Another big addition to the Cougars' front line will be Dawes, who is listed as the No. 3 center prospect in the west by Pac-West Hoops. The 6-11 center averaged 20 points, 12 rebounds and three blocks for Cottonwood High School as a junior while earning all-state and all-region honors. An Eagle Scout and a good student, Dawes was rated among the top-10 centers who attended the invitation-only Nike Camp, where he was an honorable mention selection on the Bob Gibbons All-Tournament Team.

"Derek is on one of the most improved post players in the country," Cleveland said. "He runs the floor well, has good hands and feet and has the potential to be a great defender. Derek's commitment to the weight room has given him the confidence to be a real presence inside, and I love his ability to pop out and knock down the mid-range jumper. Derek has a huge upside -- he has just scratched the surface of the player he can become. His presence will be felt immediately."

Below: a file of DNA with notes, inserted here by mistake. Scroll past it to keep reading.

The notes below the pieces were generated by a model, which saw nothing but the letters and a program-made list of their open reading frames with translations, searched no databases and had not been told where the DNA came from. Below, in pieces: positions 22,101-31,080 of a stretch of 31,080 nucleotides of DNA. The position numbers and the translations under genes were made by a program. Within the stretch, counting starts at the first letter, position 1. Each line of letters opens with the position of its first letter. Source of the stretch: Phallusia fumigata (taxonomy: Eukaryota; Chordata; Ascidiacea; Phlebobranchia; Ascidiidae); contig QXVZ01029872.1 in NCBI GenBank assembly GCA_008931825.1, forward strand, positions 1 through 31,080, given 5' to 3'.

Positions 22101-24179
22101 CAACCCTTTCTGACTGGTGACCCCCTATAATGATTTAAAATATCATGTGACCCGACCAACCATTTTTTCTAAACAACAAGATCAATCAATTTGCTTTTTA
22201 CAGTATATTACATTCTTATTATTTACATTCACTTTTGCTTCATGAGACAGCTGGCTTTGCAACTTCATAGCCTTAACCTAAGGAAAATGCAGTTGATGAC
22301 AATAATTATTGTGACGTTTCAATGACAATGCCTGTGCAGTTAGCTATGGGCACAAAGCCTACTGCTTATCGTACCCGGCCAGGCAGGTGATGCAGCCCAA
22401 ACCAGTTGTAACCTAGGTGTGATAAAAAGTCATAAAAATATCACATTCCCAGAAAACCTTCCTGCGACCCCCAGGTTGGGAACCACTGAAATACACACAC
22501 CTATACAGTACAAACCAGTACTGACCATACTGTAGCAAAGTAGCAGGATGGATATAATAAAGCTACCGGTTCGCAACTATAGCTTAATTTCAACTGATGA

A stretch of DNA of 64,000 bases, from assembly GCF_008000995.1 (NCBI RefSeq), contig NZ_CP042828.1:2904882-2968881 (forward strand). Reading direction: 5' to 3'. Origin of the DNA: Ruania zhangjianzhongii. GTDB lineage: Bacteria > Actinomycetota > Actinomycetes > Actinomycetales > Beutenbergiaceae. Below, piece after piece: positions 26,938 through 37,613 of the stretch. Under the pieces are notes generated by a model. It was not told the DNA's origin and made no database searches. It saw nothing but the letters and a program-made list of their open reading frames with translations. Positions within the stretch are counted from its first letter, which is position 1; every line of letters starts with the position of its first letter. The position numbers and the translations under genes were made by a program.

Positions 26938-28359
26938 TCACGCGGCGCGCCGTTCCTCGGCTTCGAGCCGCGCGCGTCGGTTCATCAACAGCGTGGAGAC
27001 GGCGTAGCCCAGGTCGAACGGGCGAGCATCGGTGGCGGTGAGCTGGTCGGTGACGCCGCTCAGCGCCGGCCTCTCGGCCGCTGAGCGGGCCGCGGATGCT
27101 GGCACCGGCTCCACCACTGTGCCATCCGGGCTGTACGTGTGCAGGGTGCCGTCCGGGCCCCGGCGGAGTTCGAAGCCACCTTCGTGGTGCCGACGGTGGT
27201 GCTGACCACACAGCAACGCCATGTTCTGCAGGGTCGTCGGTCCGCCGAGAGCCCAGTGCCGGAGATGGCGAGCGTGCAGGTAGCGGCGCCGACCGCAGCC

Chrisman is a two-sport athlete that will play basketball and baseball at BYU. The 6-9 forward averaged 21 points, 11 rebounds, five assists and three blocks as a junior at Provo High School while earning all-state honors. A two-time all-region player, Chrisman is extremely mobile and a strong rebounder. He maintains a 3.9 GPA while also playing baseball. He played for Vance Law, BYU's new baseball coach, as a pitcher and first baseman.

"Jake may be the sleeper of all the West Coast recruits," Cleveland said. "He has always been an athletic low post player who can score in a multitude of ways, but he has now developed the perimeter skills to play on the outside as well. I love his attitude and work ethic -- he is a hard-nosed competitor who knows how to win. He will also have an immediate impact on the program."